Arms and the Boy
Let the boy try along this bayonet-blade
How cold steel is, and keen with hunger of blood;
Blue with all malice, like a madman's flash;
And thinly drawn with famishing for flesh.
Lend him to stroke these blind, blunt bullet-leads,
Which long to nuzzle in the hearts of lads,
Or give him cartridges of fine zinc teeth
Sharp with the sharpness of grief and death.
For his teeth seem for laughing round an apple.
There lurk no claws behind his fingers supple;
And God will grow no talons at his heels,
Nor antlers through the thickness of his curls.
Nearly a hundred years ago on the 11th hour on the 11th day of the 11th month of 1918, the Great War ended. After four years of fighting 9 million soldiers were dead and 21 million were injured. Among those that survived were some of the best poets and authors of their day. Irrevocably changed by the war, the Special Collections display highlights the texts they wrote to help process the devastation of the war.
“It is not merely true that a creed unites men. Nay, a difference of creed unites men – so long as it is a clear difference. A boundary unites. Many a magnanimous Moslem and chivalrous Crusader must have been nearer to each other, because they were both dogmatists, than any two agnostics. “I say God is One,” and “I say God is One but also Three,” that is the beginning of a good quarrelsome, manly friendship.”
~ What’s Wrong with the World
G. K. Chesterton was considered to be the 20th century’s greatest writer and thinker. He started his writing life as a literary and art critic, but soon after became a writer, a poet, a philosopher, a dramatist, a journalist, an orator, a lay theologian, and a biographer. There was very little he was unwilling to express an opinion about, invariably in a highly readable and quotable fashion. This exhibit is a small collection of his works that serve to show the breadth of his writing.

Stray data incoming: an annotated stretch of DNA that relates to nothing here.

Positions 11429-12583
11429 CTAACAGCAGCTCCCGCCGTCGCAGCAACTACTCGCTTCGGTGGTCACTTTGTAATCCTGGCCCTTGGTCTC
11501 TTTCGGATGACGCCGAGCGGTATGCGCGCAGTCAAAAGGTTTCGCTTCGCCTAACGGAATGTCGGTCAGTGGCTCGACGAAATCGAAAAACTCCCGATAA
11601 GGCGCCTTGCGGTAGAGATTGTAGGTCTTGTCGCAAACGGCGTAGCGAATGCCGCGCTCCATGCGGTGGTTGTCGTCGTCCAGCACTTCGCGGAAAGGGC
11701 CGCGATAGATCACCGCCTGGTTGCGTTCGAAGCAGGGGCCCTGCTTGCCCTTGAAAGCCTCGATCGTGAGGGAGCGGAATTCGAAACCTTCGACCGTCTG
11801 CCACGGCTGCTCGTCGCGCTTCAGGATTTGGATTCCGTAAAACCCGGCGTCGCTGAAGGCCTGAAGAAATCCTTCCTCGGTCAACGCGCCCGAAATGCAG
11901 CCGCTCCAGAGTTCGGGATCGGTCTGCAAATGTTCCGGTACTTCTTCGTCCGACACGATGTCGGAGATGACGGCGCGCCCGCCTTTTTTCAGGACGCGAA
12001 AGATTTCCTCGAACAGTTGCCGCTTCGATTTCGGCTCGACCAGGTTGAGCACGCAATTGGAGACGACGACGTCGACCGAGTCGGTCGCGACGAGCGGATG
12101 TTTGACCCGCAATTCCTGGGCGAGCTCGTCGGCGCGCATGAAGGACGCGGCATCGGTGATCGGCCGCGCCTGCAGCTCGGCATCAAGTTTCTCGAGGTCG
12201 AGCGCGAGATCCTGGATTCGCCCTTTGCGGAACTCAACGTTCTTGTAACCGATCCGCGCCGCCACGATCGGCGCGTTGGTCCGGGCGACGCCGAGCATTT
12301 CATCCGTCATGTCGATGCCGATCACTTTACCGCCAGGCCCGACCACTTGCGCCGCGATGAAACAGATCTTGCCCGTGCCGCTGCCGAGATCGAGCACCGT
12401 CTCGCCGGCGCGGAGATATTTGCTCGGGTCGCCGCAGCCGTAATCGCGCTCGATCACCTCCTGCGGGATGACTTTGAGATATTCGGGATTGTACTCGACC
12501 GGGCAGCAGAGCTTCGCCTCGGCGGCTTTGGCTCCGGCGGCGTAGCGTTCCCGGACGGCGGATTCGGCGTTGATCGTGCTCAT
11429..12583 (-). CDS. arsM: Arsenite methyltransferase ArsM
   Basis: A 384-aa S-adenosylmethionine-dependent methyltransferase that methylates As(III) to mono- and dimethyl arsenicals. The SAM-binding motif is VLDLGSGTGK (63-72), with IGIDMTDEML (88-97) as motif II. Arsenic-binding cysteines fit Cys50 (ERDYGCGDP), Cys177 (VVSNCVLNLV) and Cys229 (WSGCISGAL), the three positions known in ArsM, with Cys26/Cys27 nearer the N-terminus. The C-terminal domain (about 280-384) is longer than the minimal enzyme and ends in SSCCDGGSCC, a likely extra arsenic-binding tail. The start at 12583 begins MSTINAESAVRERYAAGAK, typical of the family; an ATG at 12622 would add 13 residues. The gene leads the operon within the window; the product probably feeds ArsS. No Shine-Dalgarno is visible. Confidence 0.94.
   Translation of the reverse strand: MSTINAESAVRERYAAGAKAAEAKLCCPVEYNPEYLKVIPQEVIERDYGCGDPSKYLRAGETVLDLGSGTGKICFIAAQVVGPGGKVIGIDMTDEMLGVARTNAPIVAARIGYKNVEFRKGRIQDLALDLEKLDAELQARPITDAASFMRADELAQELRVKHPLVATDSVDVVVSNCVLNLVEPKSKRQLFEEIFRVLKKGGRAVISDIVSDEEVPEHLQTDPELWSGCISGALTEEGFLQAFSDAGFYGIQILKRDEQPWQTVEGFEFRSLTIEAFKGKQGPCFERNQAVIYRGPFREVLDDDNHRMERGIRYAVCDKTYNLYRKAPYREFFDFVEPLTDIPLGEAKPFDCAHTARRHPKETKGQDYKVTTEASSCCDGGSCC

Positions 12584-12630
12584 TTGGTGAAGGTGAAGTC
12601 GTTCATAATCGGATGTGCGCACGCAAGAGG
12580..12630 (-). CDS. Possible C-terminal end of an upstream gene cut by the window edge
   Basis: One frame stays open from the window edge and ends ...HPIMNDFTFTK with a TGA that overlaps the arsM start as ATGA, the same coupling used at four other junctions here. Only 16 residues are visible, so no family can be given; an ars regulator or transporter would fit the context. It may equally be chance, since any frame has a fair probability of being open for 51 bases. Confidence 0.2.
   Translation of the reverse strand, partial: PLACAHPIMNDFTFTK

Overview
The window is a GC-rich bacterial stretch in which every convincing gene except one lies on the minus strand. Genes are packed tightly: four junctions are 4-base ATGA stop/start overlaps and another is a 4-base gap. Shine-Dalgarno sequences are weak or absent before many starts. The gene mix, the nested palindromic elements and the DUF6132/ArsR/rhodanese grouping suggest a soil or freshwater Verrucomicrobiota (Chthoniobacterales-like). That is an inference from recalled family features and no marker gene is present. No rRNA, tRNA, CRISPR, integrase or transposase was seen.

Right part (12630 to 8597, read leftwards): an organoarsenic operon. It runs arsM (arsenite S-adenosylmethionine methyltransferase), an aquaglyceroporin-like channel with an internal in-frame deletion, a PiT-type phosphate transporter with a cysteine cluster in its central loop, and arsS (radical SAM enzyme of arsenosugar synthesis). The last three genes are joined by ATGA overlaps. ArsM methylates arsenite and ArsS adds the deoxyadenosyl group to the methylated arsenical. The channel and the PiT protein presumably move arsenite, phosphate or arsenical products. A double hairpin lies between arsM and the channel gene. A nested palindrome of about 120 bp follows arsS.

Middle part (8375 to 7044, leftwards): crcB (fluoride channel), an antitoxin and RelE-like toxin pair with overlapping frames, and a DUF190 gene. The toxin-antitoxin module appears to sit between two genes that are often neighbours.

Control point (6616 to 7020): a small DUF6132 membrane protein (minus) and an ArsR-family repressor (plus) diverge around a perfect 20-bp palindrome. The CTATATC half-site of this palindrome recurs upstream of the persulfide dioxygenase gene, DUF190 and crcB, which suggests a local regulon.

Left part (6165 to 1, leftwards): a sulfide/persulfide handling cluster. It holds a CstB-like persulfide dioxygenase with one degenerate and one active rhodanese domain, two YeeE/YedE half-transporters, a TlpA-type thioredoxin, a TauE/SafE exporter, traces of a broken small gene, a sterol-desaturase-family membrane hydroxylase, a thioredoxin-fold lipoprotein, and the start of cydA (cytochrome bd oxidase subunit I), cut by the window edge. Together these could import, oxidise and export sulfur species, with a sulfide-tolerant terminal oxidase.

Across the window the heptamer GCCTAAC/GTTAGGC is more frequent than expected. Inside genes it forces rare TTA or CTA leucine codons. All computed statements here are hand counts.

Let us go then, you and I,
When the evening is spread out against the sky
Like a patient etherized upon a table;
Let us go, through certain half-deserted streets,
The muttering retreats
Of restless nights in one-night cheap hotels
And sawdust restaurants with oyster-shells:
Streets that follow like a tedious argument
Of insidious intent
To lead you to an overwhelming question ...
Oh, do not ask, “What is it?”
Let us go and make our visit.
And so starts The Love Song of J. Alfred Prufrock, T. S. Eliot's first published poem and the harbinger of a major shift in poetry from Romanticism to Modernism. Eliot was an essayist, publisher, playwright, literary, social critic and leading poet of the avant-garde. This display highlighted many of his most important works such as The Waste Land and Old Possums Book of Practical Cats along with a selection of works covering his plays and literary criticism.
A prolific playwright and poet, William Shakespeare is known around the world and is considered the father of English literature. However, he may have been a complete unknown were it not for the volumes on display. In the display cases outside Special Collections you will find two of our most prized possessions, a 2nd and 4th folio. Also in the case are many books Shakespeare would have consulted as he wrote his plays including a 1548 Hall’s Chronicle, a 1543 Hardyngs Chronicle, and a 1641 Fox’s Acts and Monuments, among others.
Not on display is our 3rd folio which is on loan to the University of Wisconsin Madison. They are one of the stops on the 50 state tour of the Folger Shakespeare Library’s traveling exhibit First Folio! The Book that Gave Us Shakespeare. We are honored that our 3rd folio will allow them to display all four original folios.
Raymond Roseliep: Man of Art Who Loves the Rose
A Biography by Faculty Emeritus Donna Bauerly
Dickens 100th Birthday Exhibit
Coins from the Father Downing Ancient Coin Collection Exhibit
Metallic propaganda: iconography on ancient Roman coins Presentation
Printing and the Mind of Man Exhibit
Printing and the Mind of Man: 50 Year Update Exhibit
The Evolution of the Book Exhibit
From Function to Form: Bookbinding as Art Presentation
John Vachon Photography Exhibit
March 2010-September 2010
Victorian Novels Exhibit
November 2009-January 2010
The Great Depression Exhibit